Abstract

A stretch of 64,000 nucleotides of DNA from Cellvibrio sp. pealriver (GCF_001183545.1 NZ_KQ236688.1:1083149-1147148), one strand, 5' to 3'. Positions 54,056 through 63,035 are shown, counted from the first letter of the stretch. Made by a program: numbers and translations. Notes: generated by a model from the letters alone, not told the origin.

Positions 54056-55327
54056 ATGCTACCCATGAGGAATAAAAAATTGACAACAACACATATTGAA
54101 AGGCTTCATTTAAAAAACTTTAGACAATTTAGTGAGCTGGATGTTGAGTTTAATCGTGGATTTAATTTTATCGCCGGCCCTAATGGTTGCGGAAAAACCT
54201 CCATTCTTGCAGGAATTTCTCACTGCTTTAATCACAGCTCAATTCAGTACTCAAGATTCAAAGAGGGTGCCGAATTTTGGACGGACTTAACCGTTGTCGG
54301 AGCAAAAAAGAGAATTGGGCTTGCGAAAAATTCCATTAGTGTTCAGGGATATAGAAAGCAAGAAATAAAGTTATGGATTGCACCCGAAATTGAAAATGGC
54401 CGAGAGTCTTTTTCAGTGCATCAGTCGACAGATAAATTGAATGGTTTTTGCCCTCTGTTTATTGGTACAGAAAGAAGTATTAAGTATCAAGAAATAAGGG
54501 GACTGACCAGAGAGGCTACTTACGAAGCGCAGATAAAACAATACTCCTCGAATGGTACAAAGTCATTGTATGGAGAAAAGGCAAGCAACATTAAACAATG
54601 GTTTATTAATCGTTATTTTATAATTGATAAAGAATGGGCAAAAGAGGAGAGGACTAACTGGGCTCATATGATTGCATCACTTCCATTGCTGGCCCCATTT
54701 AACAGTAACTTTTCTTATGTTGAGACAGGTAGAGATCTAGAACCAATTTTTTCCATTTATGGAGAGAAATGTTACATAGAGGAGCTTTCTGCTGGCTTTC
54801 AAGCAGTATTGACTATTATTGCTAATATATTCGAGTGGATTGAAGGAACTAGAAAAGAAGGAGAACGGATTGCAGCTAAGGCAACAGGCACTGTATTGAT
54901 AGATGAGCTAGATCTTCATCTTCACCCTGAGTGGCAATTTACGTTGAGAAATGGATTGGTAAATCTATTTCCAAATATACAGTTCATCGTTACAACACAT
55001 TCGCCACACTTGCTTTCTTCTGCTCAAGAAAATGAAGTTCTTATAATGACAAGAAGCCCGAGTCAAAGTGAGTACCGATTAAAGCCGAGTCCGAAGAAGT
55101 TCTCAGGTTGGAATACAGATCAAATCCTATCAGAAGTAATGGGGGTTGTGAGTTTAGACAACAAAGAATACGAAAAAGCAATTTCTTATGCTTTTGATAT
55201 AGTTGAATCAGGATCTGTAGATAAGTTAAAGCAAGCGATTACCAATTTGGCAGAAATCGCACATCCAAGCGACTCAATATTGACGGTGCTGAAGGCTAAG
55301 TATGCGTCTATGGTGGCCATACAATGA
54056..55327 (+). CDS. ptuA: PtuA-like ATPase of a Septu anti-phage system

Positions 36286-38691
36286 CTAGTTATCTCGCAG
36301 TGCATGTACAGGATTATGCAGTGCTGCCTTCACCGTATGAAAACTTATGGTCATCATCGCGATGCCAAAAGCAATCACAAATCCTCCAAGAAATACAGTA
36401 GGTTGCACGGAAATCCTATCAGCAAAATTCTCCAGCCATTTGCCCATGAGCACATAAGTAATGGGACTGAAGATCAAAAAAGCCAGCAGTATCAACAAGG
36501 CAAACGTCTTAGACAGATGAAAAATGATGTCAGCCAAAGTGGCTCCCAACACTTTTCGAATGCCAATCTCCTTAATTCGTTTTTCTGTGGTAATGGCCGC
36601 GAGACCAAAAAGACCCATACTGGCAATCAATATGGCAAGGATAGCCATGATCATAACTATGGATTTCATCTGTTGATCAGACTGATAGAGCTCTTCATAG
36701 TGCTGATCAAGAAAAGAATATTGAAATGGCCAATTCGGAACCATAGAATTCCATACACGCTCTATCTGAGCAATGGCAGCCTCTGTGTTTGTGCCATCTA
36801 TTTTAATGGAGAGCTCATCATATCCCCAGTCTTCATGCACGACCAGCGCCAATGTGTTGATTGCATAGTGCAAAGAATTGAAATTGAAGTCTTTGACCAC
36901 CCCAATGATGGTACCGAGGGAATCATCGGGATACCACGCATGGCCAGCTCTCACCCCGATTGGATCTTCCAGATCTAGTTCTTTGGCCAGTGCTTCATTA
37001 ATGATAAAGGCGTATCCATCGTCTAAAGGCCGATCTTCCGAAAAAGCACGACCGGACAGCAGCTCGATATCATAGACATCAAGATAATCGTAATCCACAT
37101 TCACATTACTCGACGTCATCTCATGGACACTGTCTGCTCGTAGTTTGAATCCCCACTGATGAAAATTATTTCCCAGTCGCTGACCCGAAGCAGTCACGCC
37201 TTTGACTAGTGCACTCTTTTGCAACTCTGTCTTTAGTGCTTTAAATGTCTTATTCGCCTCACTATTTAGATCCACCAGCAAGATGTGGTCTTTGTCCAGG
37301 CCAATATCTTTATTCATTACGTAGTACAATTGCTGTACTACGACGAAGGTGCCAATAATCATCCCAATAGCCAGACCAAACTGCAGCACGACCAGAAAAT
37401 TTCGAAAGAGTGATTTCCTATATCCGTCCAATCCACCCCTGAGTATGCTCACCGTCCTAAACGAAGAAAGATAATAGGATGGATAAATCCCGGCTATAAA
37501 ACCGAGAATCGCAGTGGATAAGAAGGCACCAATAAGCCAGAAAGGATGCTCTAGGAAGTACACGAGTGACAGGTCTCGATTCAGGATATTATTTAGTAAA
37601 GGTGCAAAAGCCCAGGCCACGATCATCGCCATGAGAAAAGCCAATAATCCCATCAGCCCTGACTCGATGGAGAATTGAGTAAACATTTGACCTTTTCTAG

Many geologists think of geology as a young science that originated about 1800, two centuries after the Copernican Revolution in astronomy and physics gave rise to modern science. We suggest that this view ignores the early history of what is now geology, and we argue that the Copernican Revolution represented not only a revolution in astronomy and physics, but also a radical change in understanding the Earth. Prior to the Copernican Revolution the concepts of “Earth” and “planet” had nothing whatsoever to do with each other, but after that revolution scientists recognized that Earth itself is one of the planets, and they rejected the Aristotelian view that Earth is made of fundamentally different material than are the Sun, stars, and planets. This was an essential step in the development of a valid science of geology, and the Copernican Revolution should therefore be considered not only an episode in the history of astronomy and physics, but as a central part of the history of geology as well.

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